Back in September of 2006, I was listening to Jason Upton teach on worship at the Lifelight Music Festival in Sioux Falls. He said something that day that has inspired The Psalms Project concept ever since: “Bono (of U2 fame) once said, ‘I don’t listen to Gospel music because it isn’t honest. That’s why I listen to Nine Inch Nails.'” After clarifying the fact that he didn’t necessarily agree with Bono’s solution to the lack of honesty in Gospel music, Upton went on to say, “You see, the problem is that honesty isn’t necessarily the truth, right? Honesty leads us to the truth. The reason the Psalms are so powerful is because they’re honest. What do you think will have more staying power 100 years from now: modern contemporary Christian music, or the Psalms? If I were a betting man, I’d bet on the Psalms.”
Obviously, I am not labeling all contemporary Christian music “dishonest,” nor in any way claiming superiority over any other artist’s music. There’s a lot of anointed, powerful, honest Christian music out there, of which I am a big fan. But I think Upton has a point: the lack of honesty in worship and in Christian contemporary music is a salient problem, and one of the results is lethargic worship.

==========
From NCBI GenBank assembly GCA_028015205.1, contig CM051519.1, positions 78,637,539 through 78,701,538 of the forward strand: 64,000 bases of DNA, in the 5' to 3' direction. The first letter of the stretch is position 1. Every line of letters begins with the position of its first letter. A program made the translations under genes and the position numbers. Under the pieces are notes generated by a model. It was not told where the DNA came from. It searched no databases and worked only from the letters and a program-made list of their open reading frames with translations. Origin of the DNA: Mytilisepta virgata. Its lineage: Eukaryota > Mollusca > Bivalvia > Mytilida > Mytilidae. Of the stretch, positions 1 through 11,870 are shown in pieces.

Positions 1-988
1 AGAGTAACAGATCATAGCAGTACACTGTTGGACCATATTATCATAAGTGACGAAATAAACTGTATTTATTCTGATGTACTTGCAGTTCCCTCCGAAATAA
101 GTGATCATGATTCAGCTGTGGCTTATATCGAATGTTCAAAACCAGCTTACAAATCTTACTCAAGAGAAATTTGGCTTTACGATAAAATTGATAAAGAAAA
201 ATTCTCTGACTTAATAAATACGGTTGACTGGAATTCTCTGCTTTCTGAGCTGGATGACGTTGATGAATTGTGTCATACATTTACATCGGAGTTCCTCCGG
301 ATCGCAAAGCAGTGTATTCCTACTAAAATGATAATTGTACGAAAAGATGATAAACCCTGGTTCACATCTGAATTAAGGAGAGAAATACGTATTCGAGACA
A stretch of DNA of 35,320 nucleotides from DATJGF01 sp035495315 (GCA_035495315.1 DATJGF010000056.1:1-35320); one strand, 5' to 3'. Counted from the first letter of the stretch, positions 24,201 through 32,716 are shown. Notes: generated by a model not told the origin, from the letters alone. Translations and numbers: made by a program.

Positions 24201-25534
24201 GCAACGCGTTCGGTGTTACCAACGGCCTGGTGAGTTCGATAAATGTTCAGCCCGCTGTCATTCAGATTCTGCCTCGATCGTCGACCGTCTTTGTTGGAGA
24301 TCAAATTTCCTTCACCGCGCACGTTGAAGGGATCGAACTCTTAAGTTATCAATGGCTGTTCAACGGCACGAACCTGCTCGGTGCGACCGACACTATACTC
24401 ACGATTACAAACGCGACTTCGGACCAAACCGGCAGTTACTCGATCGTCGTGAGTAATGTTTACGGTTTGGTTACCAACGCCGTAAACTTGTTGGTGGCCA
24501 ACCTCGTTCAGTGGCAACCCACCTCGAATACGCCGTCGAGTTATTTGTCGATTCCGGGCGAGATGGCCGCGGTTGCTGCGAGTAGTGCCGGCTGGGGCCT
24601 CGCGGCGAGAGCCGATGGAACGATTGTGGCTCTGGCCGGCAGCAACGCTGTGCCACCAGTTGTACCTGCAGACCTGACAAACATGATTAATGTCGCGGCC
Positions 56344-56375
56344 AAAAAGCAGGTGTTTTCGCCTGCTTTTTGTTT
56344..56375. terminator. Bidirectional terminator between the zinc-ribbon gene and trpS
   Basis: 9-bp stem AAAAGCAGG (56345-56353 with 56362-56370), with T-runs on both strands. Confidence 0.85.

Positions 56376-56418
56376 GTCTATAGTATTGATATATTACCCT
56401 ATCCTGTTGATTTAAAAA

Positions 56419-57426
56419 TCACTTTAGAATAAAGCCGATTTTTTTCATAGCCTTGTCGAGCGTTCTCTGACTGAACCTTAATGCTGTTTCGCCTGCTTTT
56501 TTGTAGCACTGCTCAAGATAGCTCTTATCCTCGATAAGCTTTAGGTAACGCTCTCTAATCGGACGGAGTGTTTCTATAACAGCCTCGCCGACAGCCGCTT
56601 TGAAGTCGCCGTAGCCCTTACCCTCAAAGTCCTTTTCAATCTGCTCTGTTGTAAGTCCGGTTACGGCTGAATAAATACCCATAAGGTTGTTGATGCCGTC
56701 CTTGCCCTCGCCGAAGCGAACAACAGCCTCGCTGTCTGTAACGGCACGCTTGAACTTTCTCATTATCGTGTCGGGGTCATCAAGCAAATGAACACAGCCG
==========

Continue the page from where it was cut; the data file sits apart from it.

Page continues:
As Upton went on to explain: “Jesus wants us to be with Him. And what does it mean to be present to God? It means to not be lying. Leonard Ravenhill once said, ‘I’ve never heard so much lying as in one worship service.'” Extreme? Maybe, but the point is an important one. How many times in worship have we sung something akin to “Jesus, all I want to do is adore You,” or, “Everything I do is for Your glory” without fully meaning it, or even meaning it at all? What effect do you think such dishonesty has on the passion and depth of our worship?
The problem runs deeper than lyrics that cannot be sung truthfully. Dishonesty in songwriting also tends to result in lyrics that are shallow, uninspired, and vague. A wise writing professor once taught my class that “Good writing is about specificity and detail.” He couldn’t be more right. Honesty in writing leads to detailed, moving, creative, theologically rich, and inspired lyrics. Dishonesty leads to the opposite: vague, bland, cliched, shallow, and uninspired lyrics. Too many worship songs fall in the latter category, even though the lyrical content is true and theologically Christ-exalting. The unpleasant fact is that many songs are simply manufactured. I’ve done it. Maybe we all have. They sound good, but ultimately, they usually fail to fully arrest the hearts of worshippers.